"[A] hard-headed empirical approach to an issue so often locked in emotion-fueled back and forth...a must read." - Mother Jones
"Kurzman's book is a contribution to the study of Al Qaeda and Islamism." - New York Times Book Review
"Kurzman provides a significant answer to a question that needs to be addressed: in a world of more than a billion Muslims, why are there so few Muslim terrorists? So much attention is given by policy makers and media experts to the small number of extremists that Kurzman's crucial question is too often ignored. For anyone interested in reducing the threat of global terrorism, this study is required reading." -John Voll, Professor of Islamic History, Georgetown University
"The best scholarship asks uncomfortable questions, and then attempts to provide trenchant answers. Charles Kurzman has asked: why does fear of terrorism persist, despite the meagre number of actual casualties caused by those who claim to be Islamists or violent jihadi warriors? His answer is as bracing as it is counterintuitive: media need to tune down the obsession with violent episodes, but the American public also needs to clamor for an open, honest debate about terrorism. This book is a hard-headed manifesto, calling for a return to pragmatism, with more reliance on academics and less on interest-driven think tanks engaged with Middle East politics." -Bruce B. Lawrence, co-editor, with Aisha Karim, of On Violence: A Reader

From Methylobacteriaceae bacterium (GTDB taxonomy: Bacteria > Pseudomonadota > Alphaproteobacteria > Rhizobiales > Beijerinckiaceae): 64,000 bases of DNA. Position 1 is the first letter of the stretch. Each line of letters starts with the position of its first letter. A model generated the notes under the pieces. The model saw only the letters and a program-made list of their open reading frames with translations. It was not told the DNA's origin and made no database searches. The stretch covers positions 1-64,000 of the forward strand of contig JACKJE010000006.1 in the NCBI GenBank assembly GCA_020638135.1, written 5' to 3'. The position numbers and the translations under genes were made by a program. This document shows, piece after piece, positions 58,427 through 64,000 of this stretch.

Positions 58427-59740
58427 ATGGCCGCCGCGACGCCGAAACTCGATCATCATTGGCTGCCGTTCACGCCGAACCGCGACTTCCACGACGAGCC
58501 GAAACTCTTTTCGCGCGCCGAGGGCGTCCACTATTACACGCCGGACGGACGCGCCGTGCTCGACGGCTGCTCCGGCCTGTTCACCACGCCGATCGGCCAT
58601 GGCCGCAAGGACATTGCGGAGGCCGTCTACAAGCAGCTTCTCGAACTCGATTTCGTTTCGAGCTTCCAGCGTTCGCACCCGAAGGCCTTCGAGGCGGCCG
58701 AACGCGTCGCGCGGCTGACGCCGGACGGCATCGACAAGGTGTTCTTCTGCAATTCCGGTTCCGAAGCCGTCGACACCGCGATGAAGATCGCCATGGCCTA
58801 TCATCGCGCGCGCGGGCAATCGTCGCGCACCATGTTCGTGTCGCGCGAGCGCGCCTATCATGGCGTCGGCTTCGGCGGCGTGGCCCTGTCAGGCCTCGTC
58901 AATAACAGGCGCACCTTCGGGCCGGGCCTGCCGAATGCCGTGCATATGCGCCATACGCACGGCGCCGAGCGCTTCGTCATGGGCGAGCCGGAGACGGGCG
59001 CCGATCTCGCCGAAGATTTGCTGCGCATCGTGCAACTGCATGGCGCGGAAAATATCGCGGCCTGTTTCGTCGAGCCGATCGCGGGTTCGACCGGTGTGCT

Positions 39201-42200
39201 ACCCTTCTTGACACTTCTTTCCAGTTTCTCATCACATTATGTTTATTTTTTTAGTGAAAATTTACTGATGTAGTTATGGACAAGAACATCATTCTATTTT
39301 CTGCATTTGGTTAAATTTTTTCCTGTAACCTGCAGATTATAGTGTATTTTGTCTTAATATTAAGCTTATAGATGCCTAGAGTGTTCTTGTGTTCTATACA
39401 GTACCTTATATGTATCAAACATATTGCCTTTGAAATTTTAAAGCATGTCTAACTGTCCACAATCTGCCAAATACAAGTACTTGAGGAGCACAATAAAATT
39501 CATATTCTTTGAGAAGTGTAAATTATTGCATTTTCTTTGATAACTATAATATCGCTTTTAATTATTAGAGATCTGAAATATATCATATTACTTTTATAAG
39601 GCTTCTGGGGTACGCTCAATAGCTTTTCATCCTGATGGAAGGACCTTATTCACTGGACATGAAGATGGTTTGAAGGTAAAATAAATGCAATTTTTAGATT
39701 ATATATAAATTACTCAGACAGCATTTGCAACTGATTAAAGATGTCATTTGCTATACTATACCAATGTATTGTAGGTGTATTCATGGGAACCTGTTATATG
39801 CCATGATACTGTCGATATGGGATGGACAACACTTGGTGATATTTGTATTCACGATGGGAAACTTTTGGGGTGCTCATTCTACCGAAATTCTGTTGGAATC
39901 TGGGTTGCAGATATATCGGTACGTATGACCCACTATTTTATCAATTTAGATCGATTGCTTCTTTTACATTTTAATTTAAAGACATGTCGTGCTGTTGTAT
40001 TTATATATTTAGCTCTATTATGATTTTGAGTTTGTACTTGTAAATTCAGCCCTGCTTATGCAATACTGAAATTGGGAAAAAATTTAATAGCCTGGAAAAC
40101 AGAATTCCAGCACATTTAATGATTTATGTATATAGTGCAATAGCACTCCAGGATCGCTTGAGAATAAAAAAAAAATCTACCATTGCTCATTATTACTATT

About the Author
Charles Kurzman is a professor of sociology at the University of North Carolina, Chapel Hill. His books include Democracy Denied and The Unthinkable Revolution in Iran.